World Library  
Flag as Inappropriate
Email this Article

Eastern Ojibwa language

Article Id: WHEBN0016267691
Reproduction Date:

Title: Eastern Ojibwa language  
Author: World Heritage Encyclopedia
Language: English
Subject: Ojibwe language, Ojibwe dialects, Central Algonquian languages
Collection:
Publisher: World Heritage Encyclopedia
Publication
Date:
 

Eastern Ojibwa language

Eastern Ojibwa
Native to Canada
Region Ontario
Native speakers
26,000 (1998 census)[1]
(appears to be double counted with other varieties)
Algic
Language codes
ISO 639-3 ojg
Glottolog east2542[2]

Eastern Ojibwe (also known as Ojibway, Ojibwa) is a dialect of the Ontario, Canada. Eastern Ojibwe-speaking communities include Rama and Curve Lake.[3] Ojibwe is an Algonquian language.[4]

See also

Notes

  1. ^ Eastern Ojibwa at Ethnologue (18th ed., 2015)
  2. ^
  3. ^ Rhodes, Richard and Evelyn Todd, 1981, p. 54, Fig. 2
  4. ^ Valentine, J. Randolph, 1994.

References

  • King, Alice and Jean Rogers. Ed. John Nichols. 1985. The Stories of Alice King of Parry Island. Algonquian and Iroquoian Linguistics, Readers and Study Guides. Winnipeg: Department of Native Studies, University of Manitoba. ISSN 0711-382X
  • King, Alice and Jean Rogers. 1988. "Parry Island Texts." Edited by Leonard Bloomfield and John D. Nichols. John Nichols, ed., An Ojibwe Text Anthology, 69-106. London: The Centre for Teaching and Research of Canadian Native Languages, University of Western Ontario. ISBN 0-7714-1046-8
  • Rhodes, Richard. 1976. "A Preliminary Report on the Dialects of Eastern Ojibwa–Odawa." W. Cowan, ed., Papers of the Seventh Algonquian Conference, 129-156. Ottawa: Carleton University.
  • Rhodes, Richard A. 1985. Eastern Ojibwa–Chippewa–Ottawa Dictionary. Berlin: Mouton de Gruyter. ISBN 3-11-013749-6
  • Rhodes, Richard and Evelyn Todd. 1981. "Subarctic Algonquian Languages." June Helm, ed., The Handbook of North American Indians, Volume 6. Subarctic, 52-66. Washington, D.C.: The Smithsonian Institution.
  • Rogers, Edward. 1978. "Southeastern Ojibwa." Bruce Trigger, ed., The Handbook of North American Indians, Volume 15. Northeast, 760-771. Washington, D.C.: The Smithsonian Institution.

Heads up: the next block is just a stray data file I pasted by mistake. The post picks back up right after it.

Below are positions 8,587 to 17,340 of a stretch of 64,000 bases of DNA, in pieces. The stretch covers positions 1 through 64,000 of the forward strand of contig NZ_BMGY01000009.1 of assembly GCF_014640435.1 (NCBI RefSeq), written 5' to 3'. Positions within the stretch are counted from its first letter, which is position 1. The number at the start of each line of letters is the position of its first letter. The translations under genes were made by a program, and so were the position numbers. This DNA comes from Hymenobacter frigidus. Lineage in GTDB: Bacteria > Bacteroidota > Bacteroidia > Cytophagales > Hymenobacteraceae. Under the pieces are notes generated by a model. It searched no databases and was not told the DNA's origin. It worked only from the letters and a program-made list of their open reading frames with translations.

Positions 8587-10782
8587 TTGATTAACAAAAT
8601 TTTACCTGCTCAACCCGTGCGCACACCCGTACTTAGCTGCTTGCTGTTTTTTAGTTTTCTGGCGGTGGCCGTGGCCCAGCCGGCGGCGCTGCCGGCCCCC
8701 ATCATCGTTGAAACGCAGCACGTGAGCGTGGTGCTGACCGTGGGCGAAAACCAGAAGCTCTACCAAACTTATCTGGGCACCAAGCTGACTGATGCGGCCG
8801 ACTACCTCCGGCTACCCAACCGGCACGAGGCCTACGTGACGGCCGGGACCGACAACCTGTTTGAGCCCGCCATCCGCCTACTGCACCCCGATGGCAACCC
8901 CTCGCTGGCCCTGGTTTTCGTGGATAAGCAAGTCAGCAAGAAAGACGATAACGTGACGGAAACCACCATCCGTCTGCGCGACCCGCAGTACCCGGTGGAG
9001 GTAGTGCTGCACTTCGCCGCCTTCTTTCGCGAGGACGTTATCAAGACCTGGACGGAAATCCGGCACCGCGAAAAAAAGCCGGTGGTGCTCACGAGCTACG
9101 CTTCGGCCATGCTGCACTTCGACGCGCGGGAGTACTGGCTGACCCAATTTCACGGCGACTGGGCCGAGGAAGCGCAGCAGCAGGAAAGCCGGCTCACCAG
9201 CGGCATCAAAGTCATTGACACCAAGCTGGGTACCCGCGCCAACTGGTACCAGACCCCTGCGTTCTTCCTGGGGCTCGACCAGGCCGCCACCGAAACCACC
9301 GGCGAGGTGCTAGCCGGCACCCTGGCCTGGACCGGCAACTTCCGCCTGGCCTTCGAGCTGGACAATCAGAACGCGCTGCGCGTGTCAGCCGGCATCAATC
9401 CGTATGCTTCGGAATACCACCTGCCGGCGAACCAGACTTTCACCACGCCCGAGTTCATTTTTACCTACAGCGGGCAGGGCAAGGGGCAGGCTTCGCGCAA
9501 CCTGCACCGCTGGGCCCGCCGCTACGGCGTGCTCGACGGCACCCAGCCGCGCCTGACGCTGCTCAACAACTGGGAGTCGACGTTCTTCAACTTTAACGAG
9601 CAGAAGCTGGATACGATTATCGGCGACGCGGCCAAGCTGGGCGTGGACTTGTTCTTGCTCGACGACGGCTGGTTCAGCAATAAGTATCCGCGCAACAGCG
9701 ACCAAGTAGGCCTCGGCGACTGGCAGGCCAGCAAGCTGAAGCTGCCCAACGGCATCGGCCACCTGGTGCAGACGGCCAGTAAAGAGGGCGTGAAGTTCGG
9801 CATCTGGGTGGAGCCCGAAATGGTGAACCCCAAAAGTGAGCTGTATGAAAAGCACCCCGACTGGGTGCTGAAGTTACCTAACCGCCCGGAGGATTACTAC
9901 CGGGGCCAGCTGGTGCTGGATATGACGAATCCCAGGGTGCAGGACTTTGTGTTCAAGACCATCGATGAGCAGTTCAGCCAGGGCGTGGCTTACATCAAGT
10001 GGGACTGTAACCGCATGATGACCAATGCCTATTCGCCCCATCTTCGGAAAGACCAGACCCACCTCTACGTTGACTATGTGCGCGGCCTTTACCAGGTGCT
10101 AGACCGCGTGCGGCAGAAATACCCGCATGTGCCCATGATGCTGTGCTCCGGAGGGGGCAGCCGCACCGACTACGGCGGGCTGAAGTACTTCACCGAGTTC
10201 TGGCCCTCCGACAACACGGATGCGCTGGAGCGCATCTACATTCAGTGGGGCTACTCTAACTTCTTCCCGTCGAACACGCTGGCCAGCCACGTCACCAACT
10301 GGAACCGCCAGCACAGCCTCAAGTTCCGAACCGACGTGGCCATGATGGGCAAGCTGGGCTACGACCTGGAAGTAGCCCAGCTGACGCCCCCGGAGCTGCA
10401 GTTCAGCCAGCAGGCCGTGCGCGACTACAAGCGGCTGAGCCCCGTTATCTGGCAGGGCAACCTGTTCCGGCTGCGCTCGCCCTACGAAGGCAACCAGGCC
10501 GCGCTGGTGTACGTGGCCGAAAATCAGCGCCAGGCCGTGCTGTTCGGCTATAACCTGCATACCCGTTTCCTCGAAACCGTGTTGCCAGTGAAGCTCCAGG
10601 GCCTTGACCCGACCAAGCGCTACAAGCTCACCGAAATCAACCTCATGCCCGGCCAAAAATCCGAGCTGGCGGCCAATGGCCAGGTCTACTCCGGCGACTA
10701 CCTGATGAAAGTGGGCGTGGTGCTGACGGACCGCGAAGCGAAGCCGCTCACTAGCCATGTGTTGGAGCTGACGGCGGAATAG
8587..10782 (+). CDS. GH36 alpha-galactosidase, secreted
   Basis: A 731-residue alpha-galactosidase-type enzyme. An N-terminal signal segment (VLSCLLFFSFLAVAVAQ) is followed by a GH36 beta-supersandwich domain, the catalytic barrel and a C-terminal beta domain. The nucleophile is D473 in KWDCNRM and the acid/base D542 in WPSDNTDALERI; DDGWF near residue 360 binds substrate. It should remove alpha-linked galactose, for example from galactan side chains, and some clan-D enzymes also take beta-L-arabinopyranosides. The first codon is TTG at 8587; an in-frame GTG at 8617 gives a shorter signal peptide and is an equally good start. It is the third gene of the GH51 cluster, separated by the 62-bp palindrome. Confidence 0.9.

• Snache, Irene. 2005. Ojibwe Language Dictionary.Rama, ON: Mnjikaning Kendaaswin Publishers. ISBN 1-894632-01-X
  • Valentine, J. Randolph. 1994. Ojibwe Dialect Relationships. PhD dissertation, University of Texas, Austin.

External links

  • OLAC resources in and about the Eastern Ojibwa language


This article was sourced from Creative Commons Attribution-ShareAlike License; additional terms may apply. World Heritage Encyclopedia content is assembled from numerous content providers, Open Access Publishing, and in compliance with The Fair Access to Science and Technology Research Act (FASTR), Wikimedia Foundation, Inc., Public Library of Science, The Encyclopedia of Life, Open Book Publishers (OBP), PubMed, U.S. National Library of Medicine, National Center for Biotechnology Information, U.S. National Library of Medicine, National Institutes of Health (NIH), U.S. Department of Health & Human Services, and USA.gov, which sources content from all federal, state, local, tribal, and territorial government publication portals (.gov, .mil, .edu). Funding for USA.gov and content contributors is made possible from the U.S. Congress, E-Government Act of 2002.
 
Crowd sourced content that is contributed to World Heritage Encyclopedia is peer reviewed and edited by our editorial staff to ensure quality scholarly research articles.
 
By using this site, you agree to the Terms of Use and Privacy Policy. World Heritage Encyclopedia™ is a registered trademark of the World Public Library Association, a non-profit organization.
 


Copyright © World Library Foundation. All rights reserved. eBooks from Project Gutenberg are sponsored by the World Library Foundation,
a 501c(4) Member's Support Non-Profit Organization, and is NOT affiliated with any governmental agency or department.